Located near the Champs–Élysées, the city’s fame tree-lined avenue, Jardin de Paris (1901) was the summer location of the historic dance hall Le Moulin Rouge. A young Pablo Picasso pursued commercial work to sustain a living and produced this design as a speculative bid. The venue’s Catalan manager, Josep Oller, however, did not purchase it. Both the imagery and the style recall that of the iconic Montmartre artist of the 1890s, Henri de Toulouse-Lautrec, whose work Picasso emulated. Continue reading Modern Art Monday Presents: Pablo Picasso, Jardin de Paris
Between 1959 and 1960 Gego (Gertrude Goldschmidt) and her partner Gerd Leufert spent a year in the United States. While in Iowa Gego created this three-dimensional work, titled Sphere (1959). The sculpture epitomizes her investigation of “Lineus Paraleles“ (parallel lines). Continue reading Modern Art Monday Presents: Gego, Sphere
Nick Cave is an American artist, educator, and messenger working between the visual and performing arts through a wide range of mediums including sculpture, installation, and performance. Cave is well known for his Soundsuits, sculptural forms based on the scale of his body, initially created in direct response to the LA police beating of Rodney King in 1991. Soundsuits camouflage the body, masking and creating a second skin that conceals race, gender and class, forcing the viewer to look without judgement. They serve as a visual embodiment of social justice that represents both brutality and empowerment.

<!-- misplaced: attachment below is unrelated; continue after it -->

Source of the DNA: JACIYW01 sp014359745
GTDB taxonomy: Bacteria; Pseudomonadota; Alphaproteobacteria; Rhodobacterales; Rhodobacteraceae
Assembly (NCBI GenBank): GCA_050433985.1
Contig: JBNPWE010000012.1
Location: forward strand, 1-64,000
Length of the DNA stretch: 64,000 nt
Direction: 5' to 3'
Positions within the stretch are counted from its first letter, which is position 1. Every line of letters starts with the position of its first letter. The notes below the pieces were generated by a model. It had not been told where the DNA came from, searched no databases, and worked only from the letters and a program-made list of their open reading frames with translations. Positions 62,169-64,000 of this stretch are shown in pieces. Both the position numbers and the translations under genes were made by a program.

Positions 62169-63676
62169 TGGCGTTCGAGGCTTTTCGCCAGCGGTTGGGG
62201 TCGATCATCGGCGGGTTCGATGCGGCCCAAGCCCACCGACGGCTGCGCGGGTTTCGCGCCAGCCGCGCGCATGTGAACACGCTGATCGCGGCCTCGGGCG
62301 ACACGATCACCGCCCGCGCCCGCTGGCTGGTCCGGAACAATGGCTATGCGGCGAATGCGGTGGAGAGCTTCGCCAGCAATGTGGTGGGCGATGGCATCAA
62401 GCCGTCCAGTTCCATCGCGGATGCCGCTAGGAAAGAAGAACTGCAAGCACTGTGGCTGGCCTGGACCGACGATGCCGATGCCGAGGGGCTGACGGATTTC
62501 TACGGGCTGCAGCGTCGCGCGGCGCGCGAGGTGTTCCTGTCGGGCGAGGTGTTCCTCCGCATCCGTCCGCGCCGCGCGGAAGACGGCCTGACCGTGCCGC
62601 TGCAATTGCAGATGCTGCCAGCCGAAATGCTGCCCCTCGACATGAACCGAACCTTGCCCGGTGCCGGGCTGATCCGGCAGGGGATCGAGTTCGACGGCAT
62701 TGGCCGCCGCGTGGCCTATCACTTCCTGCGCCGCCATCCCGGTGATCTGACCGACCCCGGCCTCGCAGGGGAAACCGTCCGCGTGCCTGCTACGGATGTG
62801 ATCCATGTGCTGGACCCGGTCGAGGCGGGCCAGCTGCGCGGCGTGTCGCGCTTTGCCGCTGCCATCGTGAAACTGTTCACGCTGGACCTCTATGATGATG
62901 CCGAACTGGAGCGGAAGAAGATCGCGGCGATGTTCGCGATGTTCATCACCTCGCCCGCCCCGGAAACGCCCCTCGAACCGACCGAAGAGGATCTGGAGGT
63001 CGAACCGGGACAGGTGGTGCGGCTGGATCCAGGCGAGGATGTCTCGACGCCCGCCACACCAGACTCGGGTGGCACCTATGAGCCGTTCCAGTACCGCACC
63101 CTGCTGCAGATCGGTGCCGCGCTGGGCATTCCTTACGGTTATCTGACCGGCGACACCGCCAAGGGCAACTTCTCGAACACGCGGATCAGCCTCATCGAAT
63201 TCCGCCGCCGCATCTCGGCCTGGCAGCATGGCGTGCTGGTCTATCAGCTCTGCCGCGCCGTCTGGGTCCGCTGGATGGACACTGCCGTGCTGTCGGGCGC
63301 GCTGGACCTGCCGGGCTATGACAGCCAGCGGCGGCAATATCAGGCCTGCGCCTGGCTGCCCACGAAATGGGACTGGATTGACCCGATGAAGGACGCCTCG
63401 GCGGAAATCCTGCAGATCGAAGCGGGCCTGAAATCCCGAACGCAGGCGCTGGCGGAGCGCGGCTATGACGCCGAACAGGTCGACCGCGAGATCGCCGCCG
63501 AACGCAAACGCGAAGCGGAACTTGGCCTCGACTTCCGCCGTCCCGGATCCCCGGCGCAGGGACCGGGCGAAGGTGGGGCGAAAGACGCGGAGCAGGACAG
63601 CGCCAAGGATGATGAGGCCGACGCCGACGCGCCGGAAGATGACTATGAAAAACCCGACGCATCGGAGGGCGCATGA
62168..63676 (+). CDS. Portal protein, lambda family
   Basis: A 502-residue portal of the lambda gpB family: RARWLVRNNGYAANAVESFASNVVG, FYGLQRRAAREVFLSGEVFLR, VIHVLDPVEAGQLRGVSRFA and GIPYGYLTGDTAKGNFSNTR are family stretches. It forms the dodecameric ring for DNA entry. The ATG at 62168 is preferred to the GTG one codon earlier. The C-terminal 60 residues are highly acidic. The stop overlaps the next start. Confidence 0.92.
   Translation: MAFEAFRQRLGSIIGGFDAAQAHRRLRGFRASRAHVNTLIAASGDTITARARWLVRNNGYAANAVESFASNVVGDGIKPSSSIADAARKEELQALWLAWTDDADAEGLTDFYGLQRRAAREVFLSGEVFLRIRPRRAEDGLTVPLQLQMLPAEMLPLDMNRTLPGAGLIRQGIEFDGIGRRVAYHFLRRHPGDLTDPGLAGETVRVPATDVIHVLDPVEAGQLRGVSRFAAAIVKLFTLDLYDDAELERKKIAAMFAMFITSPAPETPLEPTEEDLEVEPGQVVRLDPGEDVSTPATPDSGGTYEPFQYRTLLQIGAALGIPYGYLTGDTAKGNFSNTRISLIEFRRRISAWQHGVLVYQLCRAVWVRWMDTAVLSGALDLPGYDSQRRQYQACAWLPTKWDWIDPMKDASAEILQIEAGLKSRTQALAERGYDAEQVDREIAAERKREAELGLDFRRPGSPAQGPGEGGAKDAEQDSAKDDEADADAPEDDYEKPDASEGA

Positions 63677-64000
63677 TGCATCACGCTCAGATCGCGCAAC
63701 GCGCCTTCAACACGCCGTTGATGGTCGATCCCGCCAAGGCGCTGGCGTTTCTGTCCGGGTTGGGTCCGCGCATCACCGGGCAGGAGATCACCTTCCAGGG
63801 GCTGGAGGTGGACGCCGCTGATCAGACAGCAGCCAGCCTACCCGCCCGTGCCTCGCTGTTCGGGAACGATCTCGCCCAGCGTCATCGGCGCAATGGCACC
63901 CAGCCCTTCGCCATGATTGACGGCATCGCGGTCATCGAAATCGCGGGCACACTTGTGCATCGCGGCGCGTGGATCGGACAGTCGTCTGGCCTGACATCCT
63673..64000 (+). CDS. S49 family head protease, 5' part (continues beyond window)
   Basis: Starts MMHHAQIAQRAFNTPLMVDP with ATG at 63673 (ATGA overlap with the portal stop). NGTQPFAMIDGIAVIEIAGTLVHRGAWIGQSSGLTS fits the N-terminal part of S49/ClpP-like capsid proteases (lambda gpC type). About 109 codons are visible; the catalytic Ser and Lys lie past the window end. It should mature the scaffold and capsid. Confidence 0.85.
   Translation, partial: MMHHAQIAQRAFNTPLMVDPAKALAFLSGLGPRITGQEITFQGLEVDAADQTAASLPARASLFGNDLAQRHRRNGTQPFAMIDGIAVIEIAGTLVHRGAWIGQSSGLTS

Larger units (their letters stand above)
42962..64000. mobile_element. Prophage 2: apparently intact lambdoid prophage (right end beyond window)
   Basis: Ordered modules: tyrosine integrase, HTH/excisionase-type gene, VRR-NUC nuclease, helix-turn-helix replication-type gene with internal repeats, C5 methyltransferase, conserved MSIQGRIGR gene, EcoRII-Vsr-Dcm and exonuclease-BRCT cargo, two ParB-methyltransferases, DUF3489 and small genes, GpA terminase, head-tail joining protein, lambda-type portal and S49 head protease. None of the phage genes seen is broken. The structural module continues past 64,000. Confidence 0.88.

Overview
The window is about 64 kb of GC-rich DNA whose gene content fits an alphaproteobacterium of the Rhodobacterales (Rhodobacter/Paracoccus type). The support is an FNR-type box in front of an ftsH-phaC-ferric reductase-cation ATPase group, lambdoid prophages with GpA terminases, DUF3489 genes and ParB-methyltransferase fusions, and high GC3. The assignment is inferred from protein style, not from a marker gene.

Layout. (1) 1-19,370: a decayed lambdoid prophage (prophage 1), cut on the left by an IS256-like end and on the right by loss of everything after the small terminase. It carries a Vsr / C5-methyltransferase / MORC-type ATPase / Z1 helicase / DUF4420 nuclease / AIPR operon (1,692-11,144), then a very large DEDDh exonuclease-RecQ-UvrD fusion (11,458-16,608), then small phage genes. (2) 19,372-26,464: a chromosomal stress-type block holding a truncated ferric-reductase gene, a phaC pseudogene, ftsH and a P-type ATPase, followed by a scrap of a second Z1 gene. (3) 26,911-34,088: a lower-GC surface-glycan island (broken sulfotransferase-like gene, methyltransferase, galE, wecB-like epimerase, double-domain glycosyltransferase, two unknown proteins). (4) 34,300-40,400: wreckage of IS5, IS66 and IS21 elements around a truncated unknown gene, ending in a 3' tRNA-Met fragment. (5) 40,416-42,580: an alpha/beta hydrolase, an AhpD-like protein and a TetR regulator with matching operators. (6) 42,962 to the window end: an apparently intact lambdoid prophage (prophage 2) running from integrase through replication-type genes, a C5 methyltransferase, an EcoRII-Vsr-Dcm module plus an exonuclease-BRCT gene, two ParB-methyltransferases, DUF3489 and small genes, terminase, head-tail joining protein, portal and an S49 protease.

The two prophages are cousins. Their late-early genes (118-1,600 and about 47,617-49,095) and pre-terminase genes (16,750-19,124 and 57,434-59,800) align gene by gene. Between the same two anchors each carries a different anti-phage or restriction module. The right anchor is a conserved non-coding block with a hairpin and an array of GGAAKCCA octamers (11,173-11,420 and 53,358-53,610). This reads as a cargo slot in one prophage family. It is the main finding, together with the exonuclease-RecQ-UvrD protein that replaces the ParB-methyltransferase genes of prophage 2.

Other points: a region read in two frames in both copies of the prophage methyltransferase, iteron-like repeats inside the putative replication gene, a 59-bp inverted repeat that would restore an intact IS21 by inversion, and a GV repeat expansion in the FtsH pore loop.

Continue reading Eye On Design: Soundsuit #2 China Plate By Nick Cave
Nick Cave‘s Hustle Coat (2021) appears as a simple double breasted, trench coat made out of cotton. Though the outside of the jacket is plain, Cave transforms its lining into something fantastic. Describing his vision for the garment, he said, “just imagine, necklaces, chains, watches, jewelry, stones, are all sewn by hand into the lining of this coat, making it appear to be this jewelbox.”
Continue reading Modern Art Monday Presents: Nick Cave, Hustle Coat
In this oil painting from 2021, Gillian Wearing expands on her Lockdown self-portraits by inserting herself into a 1877 painting by the French artist, Henri Fantin-Latour (1836 to 1904) entitled La Lecture (The Reading). The original painting depicts two women in a domestic setting, one of whom reads aloud from a book, while the other sits beside her listening. In her version, Wearing takes the place of the listener, but crops the image, shifting the focus from the act of reading to the relationship between the two figures. As in her Spiritual Family photographic series, Wearing assumes the identity of a historical figure, but here she plays the role of a subject rather than an artist. Carefully studying her female companion, she imagines herself in a time and place that limited women’s social lives to private spaces – not unlike those featured in Lockdown.
Photographed in the Guggenheim Museum in NYC.